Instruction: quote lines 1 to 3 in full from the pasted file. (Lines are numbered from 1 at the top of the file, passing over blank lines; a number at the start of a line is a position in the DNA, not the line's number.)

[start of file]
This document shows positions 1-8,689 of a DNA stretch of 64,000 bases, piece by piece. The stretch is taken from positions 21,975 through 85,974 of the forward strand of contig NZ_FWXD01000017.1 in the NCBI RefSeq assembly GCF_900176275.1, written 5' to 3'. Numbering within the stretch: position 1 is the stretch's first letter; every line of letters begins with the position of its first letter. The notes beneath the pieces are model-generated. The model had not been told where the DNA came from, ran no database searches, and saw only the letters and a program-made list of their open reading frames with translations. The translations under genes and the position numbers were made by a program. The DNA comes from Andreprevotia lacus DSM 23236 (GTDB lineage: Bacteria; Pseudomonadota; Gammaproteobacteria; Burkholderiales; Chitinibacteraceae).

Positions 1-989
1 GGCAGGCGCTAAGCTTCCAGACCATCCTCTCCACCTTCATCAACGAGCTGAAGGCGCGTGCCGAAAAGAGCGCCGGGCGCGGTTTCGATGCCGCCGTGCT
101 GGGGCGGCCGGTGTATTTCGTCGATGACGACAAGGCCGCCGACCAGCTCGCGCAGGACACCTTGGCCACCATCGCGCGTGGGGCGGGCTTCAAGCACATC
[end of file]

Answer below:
This document shows positions 1-8,689 of a DNA stretch of 64,000 bases, piece by piece. The stretch is taken from positions 21,975 through 85,974 of the forward strand of contig NZ_FWXD01000017.1 in the NCBI RefSeq assembly GCF_900176275.1, written 5' to 3'. Numbering within the stretch: position 1 is the stretch's first letter; every line of letters begins with the position of its first letter. The notes beneath the pieces are model-generated. The model had not been told where the DNA came from, ran no database searches, and saw only the letters and a program-made list of their open reading frames with translations. The translations under genes and the position numbers were made by a program. The DNA comes from Andreprevotia lacus DSM 23236 (GTDB lineage: Bacteria; Pseudomonadota; Gammaproteobacteria; Burkholderiales; Chitinibacteraceae).

Positions 1-989
1 GGCAGGCGCTAAGCTTCCAGACCATCCTCTCCACCTTCATCAACGAGCTGAAGGCGCGTGCCGAAAAGAGCGCCGGGCGCGGTTTCGATGCCGCCGTGCT